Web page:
When buying a hard disk drive most users are only concerned with the drive’s capacity. Should you also care about performance? We compared the performance of ten 500 GB SATA-300 hard disk drive models from Seagate, Samsung, Western Digital and Hitachi. Is there a big performance difference among them? Is it worthwhile to pay a little bit more and get a drive with a bigger buffer? If so, which is the fastest 500 GB drive on the market? Check it out!
We tried to include on this review all 500 GB hard disk drives we could find on the US market. In the table below you can see a comparison between the main specs for all ten drives included in our round-up. Nine of them rotate at 7,200 rpm – the exception is Western Digital Caviar GP, which is a “green” hard disk drive with rotational speed varying between 5,400 rpm and 7,200 rpm depending on the usage in order to save energy. All drives included in our round-up use a SATA power connector.
All 500 GB models we tested have a real capacity of 465.76 GB (976,773,168 sectors). As you may be aware, the capacity advertised by hard disk drive manufacturers isn’t the real drive capacity. Read our Hard Disk Drives Capacity Limits tutorial for further information on this subject.
Keep in mind that some of the drives included in our review are not primarily targeted to the end-user market and thus are a little bit more expensive. Seagate SV35.3 is targeted to digital video surveillance systems while Seagate ES.2, Western Digital RE.2 and RE.3 drives are targeted to the enterprise market. But it will be interesting to see how these drives that in theory have a higher reliability and transfer rate compare to mainstream units.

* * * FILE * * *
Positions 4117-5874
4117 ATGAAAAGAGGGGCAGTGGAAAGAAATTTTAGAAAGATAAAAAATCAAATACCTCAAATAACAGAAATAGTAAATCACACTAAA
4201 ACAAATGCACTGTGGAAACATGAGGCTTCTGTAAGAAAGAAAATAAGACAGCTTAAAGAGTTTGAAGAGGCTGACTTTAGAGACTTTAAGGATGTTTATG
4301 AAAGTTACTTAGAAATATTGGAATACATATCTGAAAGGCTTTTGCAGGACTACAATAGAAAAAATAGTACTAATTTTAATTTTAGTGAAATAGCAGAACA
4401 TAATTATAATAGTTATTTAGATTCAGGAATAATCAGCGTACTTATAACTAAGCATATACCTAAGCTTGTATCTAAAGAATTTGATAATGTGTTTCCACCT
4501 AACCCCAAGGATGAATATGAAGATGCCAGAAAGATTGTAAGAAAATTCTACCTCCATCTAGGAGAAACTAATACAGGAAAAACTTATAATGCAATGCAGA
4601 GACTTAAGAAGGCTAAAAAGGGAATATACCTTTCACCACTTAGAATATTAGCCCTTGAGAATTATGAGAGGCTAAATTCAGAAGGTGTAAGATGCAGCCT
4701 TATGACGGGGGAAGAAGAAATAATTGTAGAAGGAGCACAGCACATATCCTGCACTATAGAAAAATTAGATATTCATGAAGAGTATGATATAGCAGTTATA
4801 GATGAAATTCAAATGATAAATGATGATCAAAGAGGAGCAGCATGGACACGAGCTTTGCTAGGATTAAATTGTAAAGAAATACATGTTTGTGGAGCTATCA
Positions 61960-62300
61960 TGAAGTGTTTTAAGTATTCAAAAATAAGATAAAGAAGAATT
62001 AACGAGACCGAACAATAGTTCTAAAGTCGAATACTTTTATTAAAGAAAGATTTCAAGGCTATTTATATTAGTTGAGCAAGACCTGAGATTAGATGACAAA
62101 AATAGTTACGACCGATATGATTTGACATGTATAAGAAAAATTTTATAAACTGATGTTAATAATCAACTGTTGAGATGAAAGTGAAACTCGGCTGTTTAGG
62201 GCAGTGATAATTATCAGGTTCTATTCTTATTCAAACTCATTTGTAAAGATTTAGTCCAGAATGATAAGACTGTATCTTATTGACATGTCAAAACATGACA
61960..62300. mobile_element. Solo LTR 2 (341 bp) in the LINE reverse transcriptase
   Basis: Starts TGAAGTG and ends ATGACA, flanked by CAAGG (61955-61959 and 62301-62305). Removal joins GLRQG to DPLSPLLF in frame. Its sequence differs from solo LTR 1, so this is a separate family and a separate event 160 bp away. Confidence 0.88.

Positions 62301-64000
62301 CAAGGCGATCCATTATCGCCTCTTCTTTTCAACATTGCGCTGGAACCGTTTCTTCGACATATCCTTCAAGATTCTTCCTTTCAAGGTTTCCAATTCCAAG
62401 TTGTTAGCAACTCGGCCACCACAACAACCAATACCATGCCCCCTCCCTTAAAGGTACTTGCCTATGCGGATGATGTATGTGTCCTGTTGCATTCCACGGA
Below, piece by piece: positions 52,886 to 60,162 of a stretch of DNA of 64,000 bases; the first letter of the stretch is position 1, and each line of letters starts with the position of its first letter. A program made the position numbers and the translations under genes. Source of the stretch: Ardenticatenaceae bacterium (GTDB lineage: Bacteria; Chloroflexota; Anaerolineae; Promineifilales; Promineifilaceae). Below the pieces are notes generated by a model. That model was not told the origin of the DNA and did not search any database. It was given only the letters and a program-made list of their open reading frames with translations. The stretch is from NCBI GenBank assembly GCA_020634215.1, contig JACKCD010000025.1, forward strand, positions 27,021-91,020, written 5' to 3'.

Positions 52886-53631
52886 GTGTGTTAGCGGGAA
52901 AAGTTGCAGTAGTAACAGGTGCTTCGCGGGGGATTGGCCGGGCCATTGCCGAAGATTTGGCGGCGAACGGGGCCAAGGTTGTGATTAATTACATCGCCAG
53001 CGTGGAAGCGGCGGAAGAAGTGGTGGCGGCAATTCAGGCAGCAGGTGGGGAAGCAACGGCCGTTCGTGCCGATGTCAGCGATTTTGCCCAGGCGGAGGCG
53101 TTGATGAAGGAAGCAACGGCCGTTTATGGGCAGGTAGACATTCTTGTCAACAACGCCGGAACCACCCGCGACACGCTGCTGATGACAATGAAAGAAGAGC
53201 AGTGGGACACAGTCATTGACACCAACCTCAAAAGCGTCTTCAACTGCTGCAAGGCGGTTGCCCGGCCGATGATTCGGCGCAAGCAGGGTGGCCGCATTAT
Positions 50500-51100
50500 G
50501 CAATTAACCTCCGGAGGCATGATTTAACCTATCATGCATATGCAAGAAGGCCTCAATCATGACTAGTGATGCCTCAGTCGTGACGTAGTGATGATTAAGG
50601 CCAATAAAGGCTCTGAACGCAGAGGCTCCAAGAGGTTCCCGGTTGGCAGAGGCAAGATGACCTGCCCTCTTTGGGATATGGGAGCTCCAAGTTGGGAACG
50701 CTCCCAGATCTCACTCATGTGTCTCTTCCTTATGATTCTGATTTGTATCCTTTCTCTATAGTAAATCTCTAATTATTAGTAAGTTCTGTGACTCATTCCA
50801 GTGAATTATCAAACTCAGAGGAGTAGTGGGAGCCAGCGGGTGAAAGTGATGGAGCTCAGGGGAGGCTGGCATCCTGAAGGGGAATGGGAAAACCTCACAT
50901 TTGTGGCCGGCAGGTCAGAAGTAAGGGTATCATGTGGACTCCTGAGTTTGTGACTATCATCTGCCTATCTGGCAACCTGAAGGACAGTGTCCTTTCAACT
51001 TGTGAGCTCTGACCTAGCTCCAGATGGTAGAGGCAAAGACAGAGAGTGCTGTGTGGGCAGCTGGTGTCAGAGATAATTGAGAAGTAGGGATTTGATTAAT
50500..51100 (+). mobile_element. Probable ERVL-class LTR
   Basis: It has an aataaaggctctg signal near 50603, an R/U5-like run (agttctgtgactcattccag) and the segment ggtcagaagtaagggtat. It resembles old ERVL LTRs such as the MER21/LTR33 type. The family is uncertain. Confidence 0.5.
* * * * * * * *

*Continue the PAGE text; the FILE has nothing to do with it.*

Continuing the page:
Manufacturers are using three different buffer sizes for 500 GB hard disk drives: 8 MB, 16 MB and 32 MB. It will be very interesting to compare drives with different buffer sizes to see if this feature really impacts performance.
|Hitachi||Deskstar P7K500||HDP725050GLA360||16 MB||USD 59.99 *|
|Samsung||Spinpoint F1 DT||HD502IJ||16 MB||USD 74.00 ^|
|Seagate||Barracuda 7200.11||ST3500320AS||32 MB||USD 69.99 *|
|Seagate||Barracuda ES.2||ST3500320NS||32 MB||USD 89.99 *|
|Seagate||SV35.3||ST3500320SV||32 MB||USD 89.99 *|
|Western Digital||Caviar GP||WD5000AACS||16 MB||USD 64.99 *|
|Western Digital||Caviar SE||WD5000AAJS||8 MB||USD 64.99 *|
|Western Digital||Caviar SE16||WD5000AAKS||16 MB||USD 69.99 *|
|Western Digital||RE2||WD5001ABYS||16 MB||USD 94.90 ^|
|Western Digital||RE3||WD5002ABYS||16 MB||USD 86.00 ^|
*Researched at Newegg.com on the day we published this review.
^Researched at ZipZoomfly.com on the day we published this review.
As for prices, we always try to research them on the same online store on the day we publish the review for a better comparison, as prices can vary wildly (for example, the same Caviar GP that is sold by USD 64.99 at Newegg.com is found at USD 123.99 at Best Buy, practically the double), but sometimes the store we decide to use for comparison doesn’t carry all models we included in our round-up.
Seagate Barracuda 7200.11 and Seagate Barracuda ES.2 came with a SATA-150/SATA-300 jumper. This jumper must be removed in order for the drive to work at SATA-300, otherwise it will work as a SATA-150 device. Of course we removed this jumper. For more information on this subject, read our Everything You Need to Know About Serial ATA tutorial.
- 1. Introduction
- 2. How We Tested
- 3. DiskSpeed32
- 4. DiskSpeed32: Read Curves
- 5. HD Tach
- 6. HD Tach: Read Curves
- 7. HD Tune
- 8. HD Tune: Read Curves
- 9. Access Time
- 10. Conclusions